That should really be it. By now you most likely have a fully functioning Debian installation, with more or less everything set up. Of course, there is still a lot to do, and there is always a chance that something went wrong that is not covered on these pages. What then?
There are, of course, plenty of forums on the internet to ask around, and you will possibly even find a forum on this site later on (not quite sure how soon though), but before you go on ahead asking, you should make sure that you've tried to uncover all the mysteries for yourself first. Of course, search engines are your friends, but to save you some typing, here are a few resources you can check out right away. These pages might be, in a future date, extended with some of what's written elsewhere, but for now, these external sources would be your best bet to find more information. also, who really wants to reinvent the wheel, right? (I, for one, do...)
Some of the suggested articles here might concern other distributions, most likely Ubuntu or Linux Mint. As both of those are based on Debian, the instructions should be more or less the same for your own system too.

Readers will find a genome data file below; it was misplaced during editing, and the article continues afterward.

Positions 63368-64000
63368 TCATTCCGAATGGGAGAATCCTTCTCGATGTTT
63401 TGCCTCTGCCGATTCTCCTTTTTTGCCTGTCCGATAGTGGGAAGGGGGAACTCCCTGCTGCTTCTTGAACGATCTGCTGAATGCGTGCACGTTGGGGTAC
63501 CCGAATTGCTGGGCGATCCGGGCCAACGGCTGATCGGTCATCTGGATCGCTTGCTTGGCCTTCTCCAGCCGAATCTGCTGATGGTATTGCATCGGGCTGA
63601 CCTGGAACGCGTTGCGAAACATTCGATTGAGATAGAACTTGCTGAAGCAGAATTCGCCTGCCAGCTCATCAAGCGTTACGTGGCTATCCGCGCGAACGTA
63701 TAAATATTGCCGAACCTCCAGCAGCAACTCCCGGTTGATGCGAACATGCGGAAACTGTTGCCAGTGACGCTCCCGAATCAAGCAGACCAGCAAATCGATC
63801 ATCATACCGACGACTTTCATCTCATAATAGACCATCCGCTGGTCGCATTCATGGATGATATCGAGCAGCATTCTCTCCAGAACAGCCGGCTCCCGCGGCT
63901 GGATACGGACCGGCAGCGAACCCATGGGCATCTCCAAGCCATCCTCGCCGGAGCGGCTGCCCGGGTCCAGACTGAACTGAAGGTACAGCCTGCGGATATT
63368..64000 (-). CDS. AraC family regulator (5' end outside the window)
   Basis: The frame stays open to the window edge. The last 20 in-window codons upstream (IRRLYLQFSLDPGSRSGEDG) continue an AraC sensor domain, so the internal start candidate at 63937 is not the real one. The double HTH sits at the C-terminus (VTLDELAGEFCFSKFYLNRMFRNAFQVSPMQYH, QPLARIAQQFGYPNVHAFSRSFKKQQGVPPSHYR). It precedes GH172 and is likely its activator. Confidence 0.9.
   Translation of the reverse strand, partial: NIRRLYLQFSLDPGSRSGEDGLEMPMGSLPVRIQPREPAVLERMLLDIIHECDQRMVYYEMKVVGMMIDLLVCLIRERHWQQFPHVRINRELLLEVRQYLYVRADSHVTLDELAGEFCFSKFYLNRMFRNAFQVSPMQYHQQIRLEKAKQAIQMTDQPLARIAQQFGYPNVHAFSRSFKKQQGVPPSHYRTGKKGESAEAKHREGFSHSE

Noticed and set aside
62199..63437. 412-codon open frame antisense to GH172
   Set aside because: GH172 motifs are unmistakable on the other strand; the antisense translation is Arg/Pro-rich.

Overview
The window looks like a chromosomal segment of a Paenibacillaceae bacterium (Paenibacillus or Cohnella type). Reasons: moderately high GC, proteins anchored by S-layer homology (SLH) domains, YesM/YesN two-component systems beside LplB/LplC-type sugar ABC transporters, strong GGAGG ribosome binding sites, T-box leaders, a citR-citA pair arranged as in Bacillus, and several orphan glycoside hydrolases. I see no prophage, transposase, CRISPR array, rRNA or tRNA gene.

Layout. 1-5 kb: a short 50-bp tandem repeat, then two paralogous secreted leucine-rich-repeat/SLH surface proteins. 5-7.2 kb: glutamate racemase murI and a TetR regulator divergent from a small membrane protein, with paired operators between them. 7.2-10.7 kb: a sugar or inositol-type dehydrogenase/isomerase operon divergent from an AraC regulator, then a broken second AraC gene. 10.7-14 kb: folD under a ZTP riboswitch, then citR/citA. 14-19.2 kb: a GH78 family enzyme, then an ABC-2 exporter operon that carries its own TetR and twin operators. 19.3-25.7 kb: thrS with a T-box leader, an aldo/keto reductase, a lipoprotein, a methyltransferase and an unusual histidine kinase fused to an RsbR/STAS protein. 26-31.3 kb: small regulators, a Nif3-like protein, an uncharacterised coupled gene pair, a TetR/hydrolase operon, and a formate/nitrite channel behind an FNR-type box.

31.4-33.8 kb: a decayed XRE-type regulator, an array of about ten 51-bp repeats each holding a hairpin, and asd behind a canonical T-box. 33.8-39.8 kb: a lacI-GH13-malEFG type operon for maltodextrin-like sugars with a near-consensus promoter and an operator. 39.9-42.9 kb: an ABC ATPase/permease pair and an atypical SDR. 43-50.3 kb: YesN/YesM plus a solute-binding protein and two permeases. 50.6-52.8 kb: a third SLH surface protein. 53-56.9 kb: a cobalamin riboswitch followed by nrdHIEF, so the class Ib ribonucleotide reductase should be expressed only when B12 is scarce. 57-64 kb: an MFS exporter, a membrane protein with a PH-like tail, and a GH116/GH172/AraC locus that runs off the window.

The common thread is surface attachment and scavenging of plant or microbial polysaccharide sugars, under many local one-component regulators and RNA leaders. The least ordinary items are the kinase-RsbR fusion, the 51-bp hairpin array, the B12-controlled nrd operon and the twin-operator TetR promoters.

One thing to remember is, if you don't have
sudo installed or enabled, you will need to gain root privileges before executing anything that starts with
sudo in the instructions.
If there's anything you're interested in or something you cannot figure out and is not covered here, the official Debian documentation is usually the best place to start looking. It might look intimidating, and it is certainly very long, but the level of detail (and expertise) it offers is still unparalleled.
Sometimes firmware is necessary for normal operation of stuff like wireless cards, sound, etc.
GPU vendors were, and often still are, notorious when it comes to neglecting Linux drivers. The following articles can be life-savers if you run into problems
However secure Linux is compared to many other operating systems, it can always be more secure. Fortunately security updates are enabled by default, still
Sometimes the basics are just not enough, are they? Connecting to a WiFi or wired network is all fine, but what if you want more:
If the basics are not quite enough:
Can be a convenience, when you are the only user on the PC or don't care to password protect anything on it.